Twin suicide bombings strike in northwest Syria near Turkish border

Twin suicide bombings strike in northwest Syria near Turkish border
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Two suicide bombings and another blast rocked northwest Syria near the Turkish border on Thursday, killing at least three people and wounding several others, witnesses and a war monitor said.

A rescue worker said one civilian was killed after an improvised explosive device went off in a vehicle near a transport office in the city of Azaz, which lies near the main border crossing with Turkey.

A few hours later a suicide bombing in a marketplace in the town of al-Bab wounded three and killed the suspected bomber, a police source said.

This was followed minutes later by another suicide bombing at a roundabout in the city of Afrin. The Syrian Observatory for Human Rights said it did not have a casualty toll for that attack.

It was not immediately clear if the three explosions were linked.

Main opposition towns in the northwestern border area have in the last year been frequently hit by bombings detonated in crowded civilian areas.

Turkey and opposition forces say the blasts aim to create disorder in the area, which is populated by more than 3 million Syrians who have fled regime-controlled areas during the country’s decadelong civil war, ultimately making it ungovernable.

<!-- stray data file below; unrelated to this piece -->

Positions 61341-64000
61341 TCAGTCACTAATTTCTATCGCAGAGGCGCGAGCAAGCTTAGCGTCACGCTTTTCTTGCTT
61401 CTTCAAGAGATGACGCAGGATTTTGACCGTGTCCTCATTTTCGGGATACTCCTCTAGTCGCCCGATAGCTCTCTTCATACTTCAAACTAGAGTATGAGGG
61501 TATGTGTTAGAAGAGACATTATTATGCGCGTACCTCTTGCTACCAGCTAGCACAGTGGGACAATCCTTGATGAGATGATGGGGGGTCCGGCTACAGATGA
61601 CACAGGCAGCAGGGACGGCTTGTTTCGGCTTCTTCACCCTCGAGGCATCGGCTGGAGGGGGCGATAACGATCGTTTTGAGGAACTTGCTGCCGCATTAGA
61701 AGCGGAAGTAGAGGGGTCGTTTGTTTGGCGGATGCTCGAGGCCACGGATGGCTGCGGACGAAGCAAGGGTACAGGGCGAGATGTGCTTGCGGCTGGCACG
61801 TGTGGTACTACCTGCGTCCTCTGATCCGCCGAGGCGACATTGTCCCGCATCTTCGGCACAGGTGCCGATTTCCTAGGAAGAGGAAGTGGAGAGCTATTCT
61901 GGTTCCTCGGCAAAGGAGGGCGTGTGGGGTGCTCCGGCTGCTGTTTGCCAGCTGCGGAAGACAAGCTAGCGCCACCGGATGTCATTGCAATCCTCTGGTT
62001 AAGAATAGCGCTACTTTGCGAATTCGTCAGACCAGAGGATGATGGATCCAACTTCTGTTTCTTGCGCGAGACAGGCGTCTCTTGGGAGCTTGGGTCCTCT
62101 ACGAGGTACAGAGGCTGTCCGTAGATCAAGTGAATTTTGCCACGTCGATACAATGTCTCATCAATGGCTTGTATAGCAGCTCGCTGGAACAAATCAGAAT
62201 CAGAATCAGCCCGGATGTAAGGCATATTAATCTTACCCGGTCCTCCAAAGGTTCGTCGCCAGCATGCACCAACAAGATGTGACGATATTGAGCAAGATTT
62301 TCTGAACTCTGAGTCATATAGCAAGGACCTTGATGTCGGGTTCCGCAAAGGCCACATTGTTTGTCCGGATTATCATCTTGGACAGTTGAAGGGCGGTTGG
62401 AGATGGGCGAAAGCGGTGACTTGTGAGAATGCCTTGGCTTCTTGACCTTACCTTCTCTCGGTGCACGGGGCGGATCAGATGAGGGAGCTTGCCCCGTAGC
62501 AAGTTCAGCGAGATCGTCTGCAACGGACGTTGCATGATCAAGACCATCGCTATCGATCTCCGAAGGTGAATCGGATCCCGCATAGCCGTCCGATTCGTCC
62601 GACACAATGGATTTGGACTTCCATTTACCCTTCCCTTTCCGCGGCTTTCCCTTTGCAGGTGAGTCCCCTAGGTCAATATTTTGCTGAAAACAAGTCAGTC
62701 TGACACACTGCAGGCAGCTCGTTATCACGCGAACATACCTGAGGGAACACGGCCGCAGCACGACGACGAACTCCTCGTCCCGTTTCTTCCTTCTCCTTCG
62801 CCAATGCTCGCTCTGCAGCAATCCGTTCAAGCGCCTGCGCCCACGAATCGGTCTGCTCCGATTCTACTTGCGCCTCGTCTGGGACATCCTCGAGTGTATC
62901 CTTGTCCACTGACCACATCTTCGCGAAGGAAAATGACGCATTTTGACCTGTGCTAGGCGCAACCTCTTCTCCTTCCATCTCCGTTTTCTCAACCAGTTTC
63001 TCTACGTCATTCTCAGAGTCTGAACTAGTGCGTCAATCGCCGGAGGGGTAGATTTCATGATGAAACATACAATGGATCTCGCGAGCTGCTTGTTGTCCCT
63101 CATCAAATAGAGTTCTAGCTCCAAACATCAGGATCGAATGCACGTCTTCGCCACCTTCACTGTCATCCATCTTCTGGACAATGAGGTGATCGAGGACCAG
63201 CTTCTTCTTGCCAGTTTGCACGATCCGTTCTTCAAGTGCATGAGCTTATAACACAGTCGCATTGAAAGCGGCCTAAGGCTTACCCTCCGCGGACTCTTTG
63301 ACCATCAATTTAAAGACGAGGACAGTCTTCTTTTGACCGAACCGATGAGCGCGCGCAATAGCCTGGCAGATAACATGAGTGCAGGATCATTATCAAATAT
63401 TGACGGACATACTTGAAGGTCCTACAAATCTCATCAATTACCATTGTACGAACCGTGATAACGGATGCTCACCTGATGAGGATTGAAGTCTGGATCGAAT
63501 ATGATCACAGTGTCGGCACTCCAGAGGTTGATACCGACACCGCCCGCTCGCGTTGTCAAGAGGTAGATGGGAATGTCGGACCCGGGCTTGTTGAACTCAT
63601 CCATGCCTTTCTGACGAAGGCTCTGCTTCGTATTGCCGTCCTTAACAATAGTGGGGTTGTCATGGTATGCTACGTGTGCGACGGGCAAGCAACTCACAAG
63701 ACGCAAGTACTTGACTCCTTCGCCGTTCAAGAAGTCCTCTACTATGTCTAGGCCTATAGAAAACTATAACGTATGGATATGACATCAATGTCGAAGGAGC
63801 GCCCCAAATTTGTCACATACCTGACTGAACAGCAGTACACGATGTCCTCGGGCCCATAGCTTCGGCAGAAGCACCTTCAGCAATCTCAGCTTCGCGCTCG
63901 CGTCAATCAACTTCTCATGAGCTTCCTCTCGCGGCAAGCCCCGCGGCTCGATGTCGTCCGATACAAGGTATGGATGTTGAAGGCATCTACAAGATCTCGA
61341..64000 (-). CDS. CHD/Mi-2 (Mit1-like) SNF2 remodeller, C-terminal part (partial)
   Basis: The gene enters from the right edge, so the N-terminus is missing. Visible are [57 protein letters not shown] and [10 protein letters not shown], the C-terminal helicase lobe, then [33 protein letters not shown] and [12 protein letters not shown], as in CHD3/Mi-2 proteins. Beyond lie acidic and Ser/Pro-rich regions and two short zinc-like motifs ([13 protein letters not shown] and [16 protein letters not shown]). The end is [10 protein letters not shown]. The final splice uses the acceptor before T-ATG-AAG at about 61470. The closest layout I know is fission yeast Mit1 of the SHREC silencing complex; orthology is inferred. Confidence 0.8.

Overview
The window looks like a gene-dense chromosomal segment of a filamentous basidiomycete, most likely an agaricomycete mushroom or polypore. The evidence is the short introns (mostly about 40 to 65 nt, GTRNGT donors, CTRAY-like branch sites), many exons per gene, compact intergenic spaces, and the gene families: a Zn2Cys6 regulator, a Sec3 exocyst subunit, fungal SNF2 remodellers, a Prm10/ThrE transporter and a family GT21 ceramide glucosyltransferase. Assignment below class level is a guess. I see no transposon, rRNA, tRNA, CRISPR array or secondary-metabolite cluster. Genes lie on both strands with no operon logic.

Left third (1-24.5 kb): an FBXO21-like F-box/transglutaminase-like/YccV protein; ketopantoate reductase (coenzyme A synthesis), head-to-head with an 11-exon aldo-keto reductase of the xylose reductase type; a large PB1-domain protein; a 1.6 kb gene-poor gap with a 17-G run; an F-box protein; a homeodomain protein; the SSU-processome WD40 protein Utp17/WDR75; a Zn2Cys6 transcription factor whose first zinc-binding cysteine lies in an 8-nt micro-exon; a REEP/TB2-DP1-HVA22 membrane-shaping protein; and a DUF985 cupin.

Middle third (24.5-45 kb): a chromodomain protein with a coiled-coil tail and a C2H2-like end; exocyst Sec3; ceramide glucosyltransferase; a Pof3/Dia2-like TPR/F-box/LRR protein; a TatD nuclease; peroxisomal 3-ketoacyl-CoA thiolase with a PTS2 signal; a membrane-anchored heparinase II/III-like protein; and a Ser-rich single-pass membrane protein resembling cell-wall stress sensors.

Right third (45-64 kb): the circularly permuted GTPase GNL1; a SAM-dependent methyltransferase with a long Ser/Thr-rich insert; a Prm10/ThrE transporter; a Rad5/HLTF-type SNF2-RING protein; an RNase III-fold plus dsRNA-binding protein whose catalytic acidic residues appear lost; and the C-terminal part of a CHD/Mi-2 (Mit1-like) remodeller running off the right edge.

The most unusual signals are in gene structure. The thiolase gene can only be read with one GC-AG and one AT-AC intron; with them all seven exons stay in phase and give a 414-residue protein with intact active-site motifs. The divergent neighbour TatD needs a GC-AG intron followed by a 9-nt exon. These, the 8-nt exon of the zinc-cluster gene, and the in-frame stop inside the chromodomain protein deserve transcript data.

The opposition in Azaz and other parts of the enclave have blamed previous blasts on the PKK terrorist organization’s Syrian wing, the YPG, which controls some areas in the northwest and holds sway over swaths of Syria’s northeast.

Afrin was largely cleared of YPG terrorists in 2018 through Turkey’s counterterrorism offensive Operation Olive Branch, and was set on a path toward normalization with the restoration of several hospitals, schools and other vital facilities.

Despite all these positive developments, the YPG continues to target residential areas and civilians in Afrin by using Tal Rifaat, located in southeast Afrin, as a base. Local people living in areas held by the YPG have long suffered from its atrocities, as the terrorist organization has a notorious record of human rights abuses, ranging from kidnappings, recruitment of child soldiers, torture, ethnic cleansing and forced displacement in Syria. The YPG has forced young people from areas under its control to join its forces within the so-called “compulsory conscription in the duty of self-defense.”

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